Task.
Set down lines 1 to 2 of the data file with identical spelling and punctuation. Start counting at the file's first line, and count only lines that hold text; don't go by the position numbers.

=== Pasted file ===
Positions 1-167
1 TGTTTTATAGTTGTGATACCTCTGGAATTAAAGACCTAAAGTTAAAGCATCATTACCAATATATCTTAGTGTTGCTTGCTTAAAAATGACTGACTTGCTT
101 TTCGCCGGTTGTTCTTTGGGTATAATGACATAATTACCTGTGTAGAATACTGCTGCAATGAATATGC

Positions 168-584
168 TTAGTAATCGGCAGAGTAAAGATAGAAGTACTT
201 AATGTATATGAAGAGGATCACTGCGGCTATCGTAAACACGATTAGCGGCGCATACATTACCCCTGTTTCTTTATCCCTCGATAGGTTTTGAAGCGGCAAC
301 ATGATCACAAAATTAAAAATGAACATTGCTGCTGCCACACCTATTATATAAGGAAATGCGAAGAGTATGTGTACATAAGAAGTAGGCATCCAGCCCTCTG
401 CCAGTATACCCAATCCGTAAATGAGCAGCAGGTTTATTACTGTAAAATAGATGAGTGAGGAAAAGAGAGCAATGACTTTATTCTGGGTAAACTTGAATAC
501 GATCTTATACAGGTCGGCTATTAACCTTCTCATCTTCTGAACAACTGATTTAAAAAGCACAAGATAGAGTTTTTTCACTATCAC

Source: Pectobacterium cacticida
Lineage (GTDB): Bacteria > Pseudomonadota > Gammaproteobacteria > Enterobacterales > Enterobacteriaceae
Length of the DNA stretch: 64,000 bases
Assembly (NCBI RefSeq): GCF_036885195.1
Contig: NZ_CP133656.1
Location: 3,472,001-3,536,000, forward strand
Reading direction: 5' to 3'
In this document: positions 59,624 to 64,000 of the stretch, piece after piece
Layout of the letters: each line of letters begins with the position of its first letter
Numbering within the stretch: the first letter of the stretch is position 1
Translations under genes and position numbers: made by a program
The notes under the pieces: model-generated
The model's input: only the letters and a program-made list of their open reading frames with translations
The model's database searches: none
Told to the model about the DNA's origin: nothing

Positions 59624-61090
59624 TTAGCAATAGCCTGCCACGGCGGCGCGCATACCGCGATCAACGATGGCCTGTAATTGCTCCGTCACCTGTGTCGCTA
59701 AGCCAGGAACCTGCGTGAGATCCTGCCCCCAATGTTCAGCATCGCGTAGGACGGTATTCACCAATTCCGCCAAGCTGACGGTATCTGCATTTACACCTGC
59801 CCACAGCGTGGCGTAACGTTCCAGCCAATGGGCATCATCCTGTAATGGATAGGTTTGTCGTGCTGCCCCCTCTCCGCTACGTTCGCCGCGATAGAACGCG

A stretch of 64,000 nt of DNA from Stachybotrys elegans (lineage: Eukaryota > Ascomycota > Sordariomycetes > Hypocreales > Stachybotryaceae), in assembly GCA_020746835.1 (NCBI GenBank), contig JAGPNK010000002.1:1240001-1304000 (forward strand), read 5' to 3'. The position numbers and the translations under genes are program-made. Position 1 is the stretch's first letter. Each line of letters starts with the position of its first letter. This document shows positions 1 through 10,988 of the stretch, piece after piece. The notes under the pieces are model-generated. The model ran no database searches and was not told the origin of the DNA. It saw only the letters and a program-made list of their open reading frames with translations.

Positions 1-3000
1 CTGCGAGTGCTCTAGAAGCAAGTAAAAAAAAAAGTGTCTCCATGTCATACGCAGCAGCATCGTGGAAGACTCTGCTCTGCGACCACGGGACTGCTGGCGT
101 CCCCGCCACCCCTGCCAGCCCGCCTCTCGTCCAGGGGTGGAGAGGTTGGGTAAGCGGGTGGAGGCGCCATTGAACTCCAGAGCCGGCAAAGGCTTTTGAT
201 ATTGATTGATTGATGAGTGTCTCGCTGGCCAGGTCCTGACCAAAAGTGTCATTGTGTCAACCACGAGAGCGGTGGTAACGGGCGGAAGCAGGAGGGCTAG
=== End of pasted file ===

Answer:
Positions 1-167
1 TGTTTTATAGTTGTGATACCTCTGGAATTAAAGACCTAAAGTTAAAGCATCATTACCAATATATCTTAGTGTTGCTTGCTTAAAAATGACTGACTTGCTT